About WCAG

WCAG Guidelines and Success Criteria

There are 13 guidelines in WCAG 2.1 (e.g., Guideline 1.1), containing a total of 78 success criteria (e.g., Success Criterion 1.1.1), that represent basic goals web authors and developers should aim for. Compared with WCAG 2.0, WCAG 2.1 adds one additional guideline (2.5) and 17 additional success criteria. Guidelines provide a framework for organizing success criteria.

Examining a guideline below from WCAG 2.1, you can see the principle listed first (2. Operable), followed by a guideline associated with that principle (Guideline 2.1 Keyboard Accessible), followed by a success criterion associated with the guideline (Success Criterion 2.1.1 Keyboard).

Format for presenting guidelines in WCAG, described above.

Note: The guidelines themselves are not meant to be testable. Success criteria are testable. You may also notice that success criteria are technology-neutral. That is, they are not specific to HTML, JavaScript, Flash, or any other web technology. Instead, these technology-specific references are found in the Sufficient and Advisory Techniques, described on the next page. These techniques can be found by following the “How to Meet” link to the right of each success criterion. Additional information about the guideline can be found by following the “Understanding” link.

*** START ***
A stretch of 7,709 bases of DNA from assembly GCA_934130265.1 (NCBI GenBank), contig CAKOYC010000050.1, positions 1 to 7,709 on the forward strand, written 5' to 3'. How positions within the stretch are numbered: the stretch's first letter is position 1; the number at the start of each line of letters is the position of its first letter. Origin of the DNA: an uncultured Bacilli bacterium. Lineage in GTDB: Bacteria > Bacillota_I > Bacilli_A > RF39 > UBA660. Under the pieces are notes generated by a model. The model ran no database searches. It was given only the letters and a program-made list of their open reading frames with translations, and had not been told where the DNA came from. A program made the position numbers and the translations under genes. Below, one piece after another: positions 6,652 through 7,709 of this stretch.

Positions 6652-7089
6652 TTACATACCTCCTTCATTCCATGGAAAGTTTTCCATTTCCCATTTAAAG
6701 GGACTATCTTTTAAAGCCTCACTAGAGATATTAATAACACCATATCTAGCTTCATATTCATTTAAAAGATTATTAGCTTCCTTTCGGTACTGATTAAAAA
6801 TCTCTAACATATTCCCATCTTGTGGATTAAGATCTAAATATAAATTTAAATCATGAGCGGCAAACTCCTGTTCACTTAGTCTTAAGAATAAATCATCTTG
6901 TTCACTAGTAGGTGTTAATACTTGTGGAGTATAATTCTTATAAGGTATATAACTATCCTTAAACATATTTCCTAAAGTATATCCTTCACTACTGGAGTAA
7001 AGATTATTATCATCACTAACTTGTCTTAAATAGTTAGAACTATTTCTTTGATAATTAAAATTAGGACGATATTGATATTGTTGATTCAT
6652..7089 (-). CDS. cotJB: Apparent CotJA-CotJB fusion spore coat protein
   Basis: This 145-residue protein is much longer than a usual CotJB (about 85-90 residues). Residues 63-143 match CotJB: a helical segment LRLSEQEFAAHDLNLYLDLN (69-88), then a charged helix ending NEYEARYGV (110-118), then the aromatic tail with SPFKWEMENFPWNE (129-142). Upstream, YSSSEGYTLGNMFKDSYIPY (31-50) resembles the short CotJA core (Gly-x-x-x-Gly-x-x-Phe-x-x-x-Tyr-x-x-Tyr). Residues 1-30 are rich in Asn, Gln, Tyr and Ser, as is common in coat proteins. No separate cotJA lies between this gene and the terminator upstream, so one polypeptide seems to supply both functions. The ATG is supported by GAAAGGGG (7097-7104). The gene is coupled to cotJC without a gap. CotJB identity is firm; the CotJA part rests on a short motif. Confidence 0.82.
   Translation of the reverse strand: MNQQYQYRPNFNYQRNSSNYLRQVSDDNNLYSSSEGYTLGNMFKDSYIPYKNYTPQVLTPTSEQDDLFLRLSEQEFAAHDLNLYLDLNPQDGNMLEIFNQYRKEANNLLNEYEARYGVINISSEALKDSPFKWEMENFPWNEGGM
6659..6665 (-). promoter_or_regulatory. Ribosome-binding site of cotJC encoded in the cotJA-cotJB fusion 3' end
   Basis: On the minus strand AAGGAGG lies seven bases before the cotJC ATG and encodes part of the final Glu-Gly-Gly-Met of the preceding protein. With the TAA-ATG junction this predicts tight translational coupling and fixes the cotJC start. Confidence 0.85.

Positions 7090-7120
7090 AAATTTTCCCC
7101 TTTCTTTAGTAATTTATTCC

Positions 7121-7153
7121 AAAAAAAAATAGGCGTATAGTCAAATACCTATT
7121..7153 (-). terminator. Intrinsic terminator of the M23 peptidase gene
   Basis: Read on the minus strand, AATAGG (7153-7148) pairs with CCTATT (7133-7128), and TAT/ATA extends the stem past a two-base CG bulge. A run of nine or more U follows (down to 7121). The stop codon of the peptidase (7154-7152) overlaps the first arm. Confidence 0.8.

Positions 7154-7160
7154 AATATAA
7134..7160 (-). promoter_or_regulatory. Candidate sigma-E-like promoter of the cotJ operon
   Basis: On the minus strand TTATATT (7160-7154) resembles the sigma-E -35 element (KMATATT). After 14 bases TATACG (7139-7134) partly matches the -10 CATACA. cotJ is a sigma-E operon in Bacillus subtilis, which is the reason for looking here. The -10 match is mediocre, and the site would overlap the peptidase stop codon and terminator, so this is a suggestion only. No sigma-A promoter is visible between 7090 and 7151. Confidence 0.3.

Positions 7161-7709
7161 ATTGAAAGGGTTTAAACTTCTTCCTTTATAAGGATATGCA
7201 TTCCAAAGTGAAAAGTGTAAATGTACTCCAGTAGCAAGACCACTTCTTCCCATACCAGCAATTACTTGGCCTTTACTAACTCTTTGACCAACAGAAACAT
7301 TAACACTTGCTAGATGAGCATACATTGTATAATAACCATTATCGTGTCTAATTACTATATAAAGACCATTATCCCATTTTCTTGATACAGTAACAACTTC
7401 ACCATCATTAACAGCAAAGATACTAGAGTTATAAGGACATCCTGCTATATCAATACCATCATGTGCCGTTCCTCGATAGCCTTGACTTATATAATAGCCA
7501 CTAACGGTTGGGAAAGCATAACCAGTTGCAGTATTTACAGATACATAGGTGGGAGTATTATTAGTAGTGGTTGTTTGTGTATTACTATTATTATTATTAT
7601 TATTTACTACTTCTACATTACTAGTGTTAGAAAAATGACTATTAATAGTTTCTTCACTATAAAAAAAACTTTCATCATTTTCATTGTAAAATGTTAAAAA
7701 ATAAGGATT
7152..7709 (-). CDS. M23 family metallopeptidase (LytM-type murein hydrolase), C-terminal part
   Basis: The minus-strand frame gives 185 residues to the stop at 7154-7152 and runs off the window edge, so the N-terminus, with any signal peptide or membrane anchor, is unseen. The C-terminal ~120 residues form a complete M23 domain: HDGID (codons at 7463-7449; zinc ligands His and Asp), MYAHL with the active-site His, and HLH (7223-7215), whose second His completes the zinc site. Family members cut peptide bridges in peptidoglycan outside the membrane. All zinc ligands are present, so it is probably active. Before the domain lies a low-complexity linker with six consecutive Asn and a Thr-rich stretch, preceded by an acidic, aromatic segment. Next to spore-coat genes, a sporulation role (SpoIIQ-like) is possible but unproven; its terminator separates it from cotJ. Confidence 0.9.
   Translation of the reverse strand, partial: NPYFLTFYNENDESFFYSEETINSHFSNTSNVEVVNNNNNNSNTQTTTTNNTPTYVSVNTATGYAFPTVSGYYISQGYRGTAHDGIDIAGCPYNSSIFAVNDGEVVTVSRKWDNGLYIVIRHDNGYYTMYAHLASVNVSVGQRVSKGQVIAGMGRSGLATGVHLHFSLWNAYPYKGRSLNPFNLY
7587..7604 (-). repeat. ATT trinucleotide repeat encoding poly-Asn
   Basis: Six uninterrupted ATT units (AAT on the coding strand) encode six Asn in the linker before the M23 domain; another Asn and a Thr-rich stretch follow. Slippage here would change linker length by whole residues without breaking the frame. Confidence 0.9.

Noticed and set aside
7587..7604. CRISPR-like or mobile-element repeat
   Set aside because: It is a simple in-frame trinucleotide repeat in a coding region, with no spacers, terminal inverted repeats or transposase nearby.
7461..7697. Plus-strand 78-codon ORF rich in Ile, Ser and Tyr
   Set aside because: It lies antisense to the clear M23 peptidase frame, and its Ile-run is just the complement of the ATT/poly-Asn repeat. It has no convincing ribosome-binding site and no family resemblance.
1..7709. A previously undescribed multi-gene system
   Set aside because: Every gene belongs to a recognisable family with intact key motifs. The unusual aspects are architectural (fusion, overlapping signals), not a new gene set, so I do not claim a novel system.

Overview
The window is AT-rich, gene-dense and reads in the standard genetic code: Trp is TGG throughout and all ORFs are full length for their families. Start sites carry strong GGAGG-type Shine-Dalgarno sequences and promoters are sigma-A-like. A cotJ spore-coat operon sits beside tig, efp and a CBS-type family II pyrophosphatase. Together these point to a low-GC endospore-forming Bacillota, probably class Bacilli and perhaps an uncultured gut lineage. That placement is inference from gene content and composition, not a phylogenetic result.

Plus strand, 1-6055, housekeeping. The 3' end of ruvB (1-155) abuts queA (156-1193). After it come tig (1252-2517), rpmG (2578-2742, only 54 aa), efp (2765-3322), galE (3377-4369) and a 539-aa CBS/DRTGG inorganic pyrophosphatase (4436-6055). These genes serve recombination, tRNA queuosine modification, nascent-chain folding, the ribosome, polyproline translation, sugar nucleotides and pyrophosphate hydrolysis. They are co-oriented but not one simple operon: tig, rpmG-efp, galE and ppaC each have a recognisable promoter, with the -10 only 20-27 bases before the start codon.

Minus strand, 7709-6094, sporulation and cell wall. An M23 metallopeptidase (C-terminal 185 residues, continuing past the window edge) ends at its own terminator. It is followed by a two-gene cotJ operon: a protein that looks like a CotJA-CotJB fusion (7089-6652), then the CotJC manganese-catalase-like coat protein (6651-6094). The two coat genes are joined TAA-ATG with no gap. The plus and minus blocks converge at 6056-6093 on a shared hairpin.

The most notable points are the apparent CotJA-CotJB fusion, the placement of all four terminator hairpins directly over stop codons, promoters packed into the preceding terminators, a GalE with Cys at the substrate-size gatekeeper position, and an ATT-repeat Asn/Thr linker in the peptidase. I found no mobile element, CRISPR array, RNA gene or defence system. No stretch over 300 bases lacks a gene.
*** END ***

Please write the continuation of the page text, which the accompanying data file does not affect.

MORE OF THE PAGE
Normative vs. Informative

WCAG documents are classified as either “normative” or “informative.” Guidelines and success criteria are normative. That is, they are required for conformance. Elements of WCAG that are normative are also stable and do not change until at least a new version of the guidelines is released. For example, the guidelines and success criteria in WCAG 2.1 will not change until WCAG 3.0 (or whatever version number it is assigned) is released.

On the other hand, the Understanding and Techniques documents are “informative” (also known as “non-normative”), which means they are not required for conformance. These documents are evolving and change as new information and new techniques become available in between releases of stable, normative, specification documents.

License

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Introduction to Web Accessibility by Ryerson University, The Chang School is licensed under a Creative Commons Attribution-ShareAlike 4.0 International License, except where otherwise noted.

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